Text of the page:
Well I Walked Out Onto the Jetty

After yesterday’s success with the Snail Kite, I had high hopes for the morning’s birding at Huntington Beach State Park, possibly my favorite birding location in the world. Both the quantity as well as the quality of birds that can be found at Huntington Beach are incredible, and I’ve never had a bad visit.

Which I suppose means that it was about time for one, and that’s just about what happened. This morning’s visit was a bit of a disappointment. I only got one life bird, a Wilson’s Plover on the beach at the south end of the jetty rockpile. That’s a great bird, one I’ve been seeking for a while, but usually I pick up many more new birds than that. Perhaps I’m just exhausting the park’s possibilities or something. It’s just that the last time I visited, I picked up Least Bittern, Piping Plover, and Common Ground-Dove, three absolutely fantastic birds that only Huntington Beach could have offered me, and today was just a disappointment in comparison.

Still though, a bad day at Huntington Beach is still better than the vast majority of birding walks I go on. The same beach where I found the Wilson’s Plover was also home to Ruddy Turnstones in breeding plumage, American Oystercatcher, Black Skimmers, a feeding Osprey, and a Least Tern nesting colony. The causeway was filled with Semipalmated Sandpipers, a few Greater Yellowlegs, Black-necked Stilts, and various herons and egrets flying around, as well as a few American Alligators to make things even more exciting.

And that was just about it. Sandpiper Pond was completely silent. I couldn’t rustle up any Painted Buntings anywhere in the park. The only birds on the walk to the jetty were Sanderlings. I really shouldn’t be disappointed, as it really was a great day by my usual standards, but I guess I’ve just come to expect more from Huntington Beach. Regardless, I will be back for sure.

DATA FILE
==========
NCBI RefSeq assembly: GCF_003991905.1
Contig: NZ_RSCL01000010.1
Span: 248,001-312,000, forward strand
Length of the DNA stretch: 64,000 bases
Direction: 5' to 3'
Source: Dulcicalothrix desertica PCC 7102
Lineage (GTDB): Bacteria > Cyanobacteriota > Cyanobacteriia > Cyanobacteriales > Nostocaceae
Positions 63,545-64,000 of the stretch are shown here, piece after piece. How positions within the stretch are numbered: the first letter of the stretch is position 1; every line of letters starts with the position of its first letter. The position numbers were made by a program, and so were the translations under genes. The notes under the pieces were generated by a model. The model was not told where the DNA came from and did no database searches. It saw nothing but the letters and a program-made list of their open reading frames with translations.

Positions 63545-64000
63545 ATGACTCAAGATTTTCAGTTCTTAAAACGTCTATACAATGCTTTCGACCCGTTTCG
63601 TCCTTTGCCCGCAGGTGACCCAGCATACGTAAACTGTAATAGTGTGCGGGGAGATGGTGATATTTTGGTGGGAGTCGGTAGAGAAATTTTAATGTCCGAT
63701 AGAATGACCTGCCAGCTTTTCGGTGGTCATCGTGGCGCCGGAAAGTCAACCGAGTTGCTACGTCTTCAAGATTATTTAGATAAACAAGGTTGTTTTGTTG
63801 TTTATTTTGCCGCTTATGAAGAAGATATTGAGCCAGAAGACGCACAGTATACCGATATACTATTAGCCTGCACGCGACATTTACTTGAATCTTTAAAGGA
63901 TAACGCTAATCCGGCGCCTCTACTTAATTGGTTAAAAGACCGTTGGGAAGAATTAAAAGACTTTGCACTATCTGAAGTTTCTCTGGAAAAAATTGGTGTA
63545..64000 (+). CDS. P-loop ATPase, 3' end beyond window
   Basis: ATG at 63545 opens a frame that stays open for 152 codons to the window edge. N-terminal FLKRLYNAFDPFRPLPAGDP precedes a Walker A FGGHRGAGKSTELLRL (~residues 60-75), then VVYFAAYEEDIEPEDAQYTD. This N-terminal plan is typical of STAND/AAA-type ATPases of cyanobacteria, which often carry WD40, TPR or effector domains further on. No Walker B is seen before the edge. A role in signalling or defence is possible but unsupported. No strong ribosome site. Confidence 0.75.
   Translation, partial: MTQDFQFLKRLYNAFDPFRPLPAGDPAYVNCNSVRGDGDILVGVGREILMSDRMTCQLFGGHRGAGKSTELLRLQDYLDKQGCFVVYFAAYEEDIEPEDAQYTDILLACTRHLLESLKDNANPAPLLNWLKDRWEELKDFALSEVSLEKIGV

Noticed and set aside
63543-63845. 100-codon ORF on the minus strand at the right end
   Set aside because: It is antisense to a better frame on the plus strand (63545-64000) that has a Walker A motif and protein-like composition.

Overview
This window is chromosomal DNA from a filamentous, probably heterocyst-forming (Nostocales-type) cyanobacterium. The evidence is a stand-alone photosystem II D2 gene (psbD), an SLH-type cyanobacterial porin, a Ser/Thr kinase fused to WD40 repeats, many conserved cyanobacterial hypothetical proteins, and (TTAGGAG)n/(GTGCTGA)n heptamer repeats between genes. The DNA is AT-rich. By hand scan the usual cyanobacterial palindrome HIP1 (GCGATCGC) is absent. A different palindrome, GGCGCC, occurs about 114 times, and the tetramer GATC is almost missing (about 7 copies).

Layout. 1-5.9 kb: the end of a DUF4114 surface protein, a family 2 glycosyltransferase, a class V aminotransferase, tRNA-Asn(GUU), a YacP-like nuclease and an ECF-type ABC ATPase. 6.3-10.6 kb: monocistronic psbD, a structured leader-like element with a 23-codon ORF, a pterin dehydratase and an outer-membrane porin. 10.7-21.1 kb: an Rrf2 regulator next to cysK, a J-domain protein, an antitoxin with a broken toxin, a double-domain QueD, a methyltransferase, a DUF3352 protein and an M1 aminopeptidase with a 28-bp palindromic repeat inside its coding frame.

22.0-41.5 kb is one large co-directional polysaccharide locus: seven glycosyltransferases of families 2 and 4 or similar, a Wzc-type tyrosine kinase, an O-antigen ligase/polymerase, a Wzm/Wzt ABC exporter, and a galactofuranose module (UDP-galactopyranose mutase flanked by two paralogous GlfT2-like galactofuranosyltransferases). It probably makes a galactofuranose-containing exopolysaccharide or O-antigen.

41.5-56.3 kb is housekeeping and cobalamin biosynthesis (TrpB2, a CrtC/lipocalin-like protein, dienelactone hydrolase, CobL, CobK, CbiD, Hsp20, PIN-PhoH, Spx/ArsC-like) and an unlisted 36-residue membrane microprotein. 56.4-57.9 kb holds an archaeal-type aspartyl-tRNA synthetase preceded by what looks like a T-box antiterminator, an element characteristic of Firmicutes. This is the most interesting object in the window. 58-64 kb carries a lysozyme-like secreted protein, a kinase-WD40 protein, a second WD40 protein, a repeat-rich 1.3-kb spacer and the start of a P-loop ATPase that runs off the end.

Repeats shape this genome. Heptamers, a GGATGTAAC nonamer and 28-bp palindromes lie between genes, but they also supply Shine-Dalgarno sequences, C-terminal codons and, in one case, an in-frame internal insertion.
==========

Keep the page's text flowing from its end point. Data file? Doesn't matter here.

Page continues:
This whole trip was made possible by ten hours total of solo driving, but that driving was made possible by the fact that I put together an mp3 cd to keep me sane on the road. In all, I fit seven albums onto one disc, and I really got to know those albums pretty well, if I didn’t already.

George Harrison – All Things Must Pass
I’m beginning to believe that I actually like this album more than any of the proper Beatles albums. Isn’t that amazing? I’m not even a huge fan of George’s output with the Beatles; Here Comes The Sun is probably his only composition that would make my best-of mix. Yet somehow, he was capable of crafting a double album that is completely unmatched in terms of consistent quality over its length. Starostin complained about the Apple Jam on the final third, but I actually really dig that stuff, it makes for great driving music. I guess Starostin just doesn’t know anything about driving now would he lol. Guy needs to update his site bigtime, by the way. But really, the only possible complaint I can think of it is that Phil Spector’s production is actually the real winner here, and lifts some relatively mediocre Harrison tunes into the transcendent realm. I sometimes start thinking that the album should be credited to both Harrison and Spector instead of just Harrison, as I think Spector’s production plays a completely crucial role in crafting the sound of this album, more so than the production on the vast majority of albums out there. Nevertheless, who cares about details like that, the end result is that this is one of the best albums ever. Period.

The Silver Jews – American Water
I didn’t like this album much on first listen. Random Rules is of course a near-perfect song, and the thunderous Smith and Jones Forever coupled with the fireworks of Night Society combines for one of the best opening salvos I’ve heard on an album, but after that I really wasn’t a fan of anything in the sequence. But now this record is growing on me more and more, and now I’m a huge fan of quite a bit of the thing. If I still have one complaint, it’s this: too much Malkmus. I know, if you’ve known me since high school, you’d know that the statement I just made would amount to heresy in my high school mind, but really it’s just the truth. His songwriting and singing contributions are just embarrassing next to Berman’s, and almost upset the mood of the record. Some of his guitar work is nice enough, but I think the Jews would be better off without him somehow.